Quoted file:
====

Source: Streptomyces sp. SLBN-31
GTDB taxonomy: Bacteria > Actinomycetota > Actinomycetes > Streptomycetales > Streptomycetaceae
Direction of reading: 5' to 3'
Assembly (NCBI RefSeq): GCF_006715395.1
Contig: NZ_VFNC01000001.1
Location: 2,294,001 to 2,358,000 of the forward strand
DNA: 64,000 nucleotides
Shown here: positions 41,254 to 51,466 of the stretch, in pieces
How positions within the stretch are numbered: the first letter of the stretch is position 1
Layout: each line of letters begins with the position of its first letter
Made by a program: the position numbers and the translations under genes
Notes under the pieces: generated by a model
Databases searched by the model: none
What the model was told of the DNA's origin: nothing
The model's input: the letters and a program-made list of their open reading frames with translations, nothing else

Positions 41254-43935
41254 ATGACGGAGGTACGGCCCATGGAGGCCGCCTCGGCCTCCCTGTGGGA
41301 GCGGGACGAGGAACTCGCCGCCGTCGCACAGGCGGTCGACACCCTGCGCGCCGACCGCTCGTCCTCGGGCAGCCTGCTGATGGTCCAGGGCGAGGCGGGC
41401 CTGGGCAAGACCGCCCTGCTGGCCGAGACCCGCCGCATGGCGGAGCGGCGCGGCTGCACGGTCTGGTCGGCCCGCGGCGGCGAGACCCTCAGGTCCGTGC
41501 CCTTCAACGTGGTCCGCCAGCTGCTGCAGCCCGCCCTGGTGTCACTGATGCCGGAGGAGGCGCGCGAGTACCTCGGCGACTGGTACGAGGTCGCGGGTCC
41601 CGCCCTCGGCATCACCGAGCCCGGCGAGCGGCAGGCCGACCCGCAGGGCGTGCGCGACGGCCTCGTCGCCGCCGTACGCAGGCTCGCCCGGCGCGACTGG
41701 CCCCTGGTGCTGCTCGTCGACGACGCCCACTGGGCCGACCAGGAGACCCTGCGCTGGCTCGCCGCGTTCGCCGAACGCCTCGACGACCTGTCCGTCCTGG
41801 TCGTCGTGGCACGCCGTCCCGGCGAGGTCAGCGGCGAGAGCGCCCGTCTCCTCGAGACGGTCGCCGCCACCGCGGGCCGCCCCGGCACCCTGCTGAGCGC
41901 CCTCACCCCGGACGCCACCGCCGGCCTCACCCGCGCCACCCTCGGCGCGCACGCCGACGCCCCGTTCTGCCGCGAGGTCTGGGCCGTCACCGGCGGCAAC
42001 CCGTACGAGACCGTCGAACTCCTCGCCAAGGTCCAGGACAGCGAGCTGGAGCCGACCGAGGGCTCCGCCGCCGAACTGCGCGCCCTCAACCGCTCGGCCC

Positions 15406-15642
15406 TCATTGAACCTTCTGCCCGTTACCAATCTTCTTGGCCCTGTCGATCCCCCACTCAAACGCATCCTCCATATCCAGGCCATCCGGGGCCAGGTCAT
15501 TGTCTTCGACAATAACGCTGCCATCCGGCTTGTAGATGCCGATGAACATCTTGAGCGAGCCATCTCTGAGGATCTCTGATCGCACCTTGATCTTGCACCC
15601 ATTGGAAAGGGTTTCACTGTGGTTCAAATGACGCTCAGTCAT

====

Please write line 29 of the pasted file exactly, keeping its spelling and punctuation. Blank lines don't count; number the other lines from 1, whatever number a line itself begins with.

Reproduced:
15601 ATTGGAAAGGGTTTCACTGTGGTTCAAATGACGCTCAGTCAT